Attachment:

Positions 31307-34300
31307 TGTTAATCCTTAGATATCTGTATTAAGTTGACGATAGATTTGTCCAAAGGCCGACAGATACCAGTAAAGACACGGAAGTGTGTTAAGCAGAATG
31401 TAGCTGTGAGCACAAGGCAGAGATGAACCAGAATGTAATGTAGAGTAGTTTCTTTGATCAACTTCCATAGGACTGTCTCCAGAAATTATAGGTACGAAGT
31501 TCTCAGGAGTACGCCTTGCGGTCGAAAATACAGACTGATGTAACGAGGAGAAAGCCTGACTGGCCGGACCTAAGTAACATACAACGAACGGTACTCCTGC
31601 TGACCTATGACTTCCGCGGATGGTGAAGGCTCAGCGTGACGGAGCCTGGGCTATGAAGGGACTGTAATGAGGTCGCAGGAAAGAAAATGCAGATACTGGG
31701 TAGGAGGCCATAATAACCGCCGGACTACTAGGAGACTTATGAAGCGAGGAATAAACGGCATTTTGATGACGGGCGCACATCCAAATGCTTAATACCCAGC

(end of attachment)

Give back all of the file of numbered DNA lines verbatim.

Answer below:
Positions 31307-34300
31307 TGTTAATCCTTAGATATCTGTATTAAGTTGACGATAGATTTGTCCAAAGGCCGACAGATACCAGTAAAGACACGGAAGTGTGTTAAGCAGAATG
31401 TAGCTGTGAGCACAAGGCAGAGATGAACCAGAATGTAATGTAGAGTAGTTTCTTTGATCAACTTCCATAGGACTGTCTCCAGAAATTATAGGTACGAAGT
31501 TCTCAGGAGTACGCCTTGCGGTCGAAAATACAGACTGATGTAACGAGGAGAAAGCCTGACTGGCCGGACCTAAGTAACATACAACGAACGGTACTCCTGC
31601 TGACCTATGACTTCCGCGGATGGTGAAGGCTCAGCGTGACGGAGCCTGGGCTATGAAGGGACTGTAATGAGGTCGCAGGAAAGAAAATGCAGATACTGGG
31701 TAGGAGGCCATAATAACCGCCGGACTACTAGGAGACTTATGAAGCGAGGAATAAACGGCATTTTGATGACGGGCGCACATCCAAATGCTTAATACCCAGC